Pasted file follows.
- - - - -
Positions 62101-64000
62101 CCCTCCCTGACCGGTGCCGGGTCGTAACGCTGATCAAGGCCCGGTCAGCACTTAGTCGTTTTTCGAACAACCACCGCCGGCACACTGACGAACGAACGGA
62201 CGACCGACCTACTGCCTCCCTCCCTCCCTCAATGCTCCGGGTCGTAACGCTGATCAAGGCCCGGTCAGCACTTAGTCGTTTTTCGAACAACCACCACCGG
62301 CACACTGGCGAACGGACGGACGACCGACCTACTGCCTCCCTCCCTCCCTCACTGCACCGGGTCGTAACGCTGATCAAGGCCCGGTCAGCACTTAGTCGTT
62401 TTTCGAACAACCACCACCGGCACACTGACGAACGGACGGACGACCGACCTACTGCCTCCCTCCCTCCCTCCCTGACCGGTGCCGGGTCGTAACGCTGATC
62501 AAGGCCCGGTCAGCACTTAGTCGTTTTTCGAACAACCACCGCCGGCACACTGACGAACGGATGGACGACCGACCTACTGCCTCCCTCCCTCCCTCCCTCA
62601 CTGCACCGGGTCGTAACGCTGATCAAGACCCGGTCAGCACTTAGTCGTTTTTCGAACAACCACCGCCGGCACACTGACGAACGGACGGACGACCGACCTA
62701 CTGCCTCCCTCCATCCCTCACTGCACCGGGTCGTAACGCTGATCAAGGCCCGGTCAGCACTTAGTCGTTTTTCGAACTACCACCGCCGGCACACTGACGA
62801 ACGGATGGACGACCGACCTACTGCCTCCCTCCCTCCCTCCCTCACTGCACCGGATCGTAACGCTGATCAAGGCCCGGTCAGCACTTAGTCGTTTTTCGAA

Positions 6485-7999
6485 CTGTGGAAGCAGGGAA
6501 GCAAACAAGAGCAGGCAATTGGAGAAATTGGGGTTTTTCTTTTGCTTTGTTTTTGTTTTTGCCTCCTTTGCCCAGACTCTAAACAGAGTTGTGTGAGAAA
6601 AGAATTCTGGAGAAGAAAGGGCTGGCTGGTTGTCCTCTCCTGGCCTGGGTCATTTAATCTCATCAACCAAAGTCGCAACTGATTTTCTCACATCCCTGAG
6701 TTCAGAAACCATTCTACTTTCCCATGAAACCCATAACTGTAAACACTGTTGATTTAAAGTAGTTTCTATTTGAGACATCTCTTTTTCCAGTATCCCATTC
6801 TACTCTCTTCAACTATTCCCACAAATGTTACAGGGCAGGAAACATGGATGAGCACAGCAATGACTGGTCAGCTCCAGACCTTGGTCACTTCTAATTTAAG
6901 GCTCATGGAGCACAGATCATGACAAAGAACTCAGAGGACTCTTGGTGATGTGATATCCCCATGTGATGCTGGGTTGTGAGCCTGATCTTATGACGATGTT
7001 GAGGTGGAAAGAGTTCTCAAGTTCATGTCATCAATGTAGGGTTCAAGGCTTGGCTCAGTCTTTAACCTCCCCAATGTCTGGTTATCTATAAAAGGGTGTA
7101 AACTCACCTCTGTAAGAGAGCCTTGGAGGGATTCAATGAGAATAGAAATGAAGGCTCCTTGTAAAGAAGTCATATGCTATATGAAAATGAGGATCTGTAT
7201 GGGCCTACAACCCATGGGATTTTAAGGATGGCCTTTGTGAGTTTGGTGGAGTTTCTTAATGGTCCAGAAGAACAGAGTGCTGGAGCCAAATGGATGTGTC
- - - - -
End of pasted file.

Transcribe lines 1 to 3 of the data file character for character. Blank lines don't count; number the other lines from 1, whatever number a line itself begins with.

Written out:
Positions 62101-64000
62101 CCCTCCCTGACCGGTGCCGGGTCGTAACGCTGATCAAGGCCCGGTCAGCACTTAGTCGTTTTTCGAACAACCACCGCCGGCACACTGACGAACGAACGGA
62201 CGACCGACCTACTGCCTCCCTCCCTCCCTCAATGCTCCGGGTCGTAACGCTGATCAAGGCCCGGTCAGCACTTAGTCGTTTTTCGAACAACCACCACCGG